A Simple Plan
Winter in Minnesota is a time of sleep. Snow blankets the lonely plains. The dark skeletons of the sleeping trees stand still. Everything is waiting for the thaw of the spring. In the midst of the stillness is a town. And in this homely cold town live two brothers.
The story is a simple one. These two brothers (Hank and Jacob) and a friend (Lou) stumble across a crashed plane, frozen in the timelessness of the white forest. In it, lays the pilot, eyes plunked out courtesy of the friendly crows and a bag filled with 4 million dollars cash. Hank, being the accountant, decides to hold the cash until Spring. If by then, when the plane is found and no one comes to collect to dough, it will be split three ways.
Form the opening moments, I could not help but be reminded of the bleak stark settings of Fargo and Misery. That claustrophobia induced in both of these films resonates and in A Simple Plan. The snow gives me a no way in, no way out feeling. The perfect setting for a tense thriller. The protagonists are stuck and have to think ten steps ahead. Tracks can be easily traced or easily lost. Nervous tension builds between three. From tension, paranoia grows. With the rush of paranoia, everybody becomes the enemy. And as with Shallow Grave, paranoia, mistrust and enemies lead to murder.
The brothers are Hank and Jacob. Hank is a get up and go type of guy, but plans for a successful life has gone a little backwards. He and his wife are trying their best to handle the fact that they are back where they started and are struggling. Hank spends his days in the local mill, and his wife spends her days with a fake smile plastered on her face. Life is tough, they need to get out of this position.
Jacob initially comes across as a harmless simpleton. The town fool who has yet to kiss a girl. But with the aid of an intelligent script and fine acting by Billy Bob Thornton, the temptation to sentimentalise Jacob is avoided. In fact, underneath the dolt-like imagine shines a light of true humanity, love and wiseness that some people may call greatness. When Joe is on screen the film shines, the guy is a walking symbolism for nature and kindness.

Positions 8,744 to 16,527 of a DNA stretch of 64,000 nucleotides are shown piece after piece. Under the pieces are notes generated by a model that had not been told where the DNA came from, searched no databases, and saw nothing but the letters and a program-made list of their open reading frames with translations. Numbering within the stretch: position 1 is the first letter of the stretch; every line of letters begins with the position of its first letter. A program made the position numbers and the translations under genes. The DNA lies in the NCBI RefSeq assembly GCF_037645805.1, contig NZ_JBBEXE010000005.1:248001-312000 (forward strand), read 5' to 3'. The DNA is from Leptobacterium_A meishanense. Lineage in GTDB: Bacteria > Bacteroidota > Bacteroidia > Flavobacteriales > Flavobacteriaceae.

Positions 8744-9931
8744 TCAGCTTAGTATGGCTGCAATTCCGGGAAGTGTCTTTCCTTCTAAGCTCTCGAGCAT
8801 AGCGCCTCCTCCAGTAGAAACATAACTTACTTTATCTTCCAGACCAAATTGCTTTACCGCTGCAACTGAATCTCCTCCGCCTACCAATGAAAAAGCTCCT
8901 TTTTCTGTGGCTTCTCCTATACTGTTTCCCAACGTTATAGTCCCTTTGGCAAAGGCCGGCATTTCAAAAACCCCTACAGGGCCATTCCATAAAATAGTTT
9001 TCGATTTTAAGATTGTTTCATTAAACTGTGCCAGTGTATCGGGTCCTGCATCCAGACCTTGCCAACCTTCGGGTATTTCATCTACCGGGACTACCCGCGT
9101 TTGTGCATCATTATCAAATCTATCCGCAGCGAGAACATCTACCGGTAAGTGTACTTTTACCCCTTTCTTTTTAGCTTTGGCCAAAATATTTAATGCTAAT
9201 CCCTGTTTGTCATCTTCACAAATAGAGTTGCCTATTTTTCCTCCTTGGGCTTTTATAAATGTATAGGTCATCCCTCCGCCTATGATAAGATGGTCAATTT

This film is really about Shakespearean -like bonds. Bonds between friends and loved ones. Deceit and murder shatter the foundations of these relationships. Take a look at Bridget Fondas' sweet manipulative wife routine. She is the Eve to the Adam of Hank. When Hank comes home after finding the four million he asks her what she would do. She gives the decent person response and says she would turn it over to the police. But when she sees the money, its a different kettle of fish. She plans the blackmail safety plans and body disposals, then getting Hank to carry out the deeds. WOMEN.
Keeping in the Shakespeare theme all the lies and dead bodies seem to bring the two completely different brother closer than they have ever been before. The film has some deeply touching moments between them, one being a "Remember when Mom used to put us to bed" type scene. There is a real history between the two.
Sam Rami shows a maturity with the direction of this film that I am glad to see he has. After coming from his Evil Dead films, his work here just shows that he can control material with reality. Staying wisely clear of an outrageous vicious circle of murders, Rami sticks close to his characters and their dealing with a deteriorating situation.
A Simple Plan is one of those films that will fade away. It will be remembered cinema lovers, forgotten by everybody else. A fine film, sitting just behind Fargo and Misery.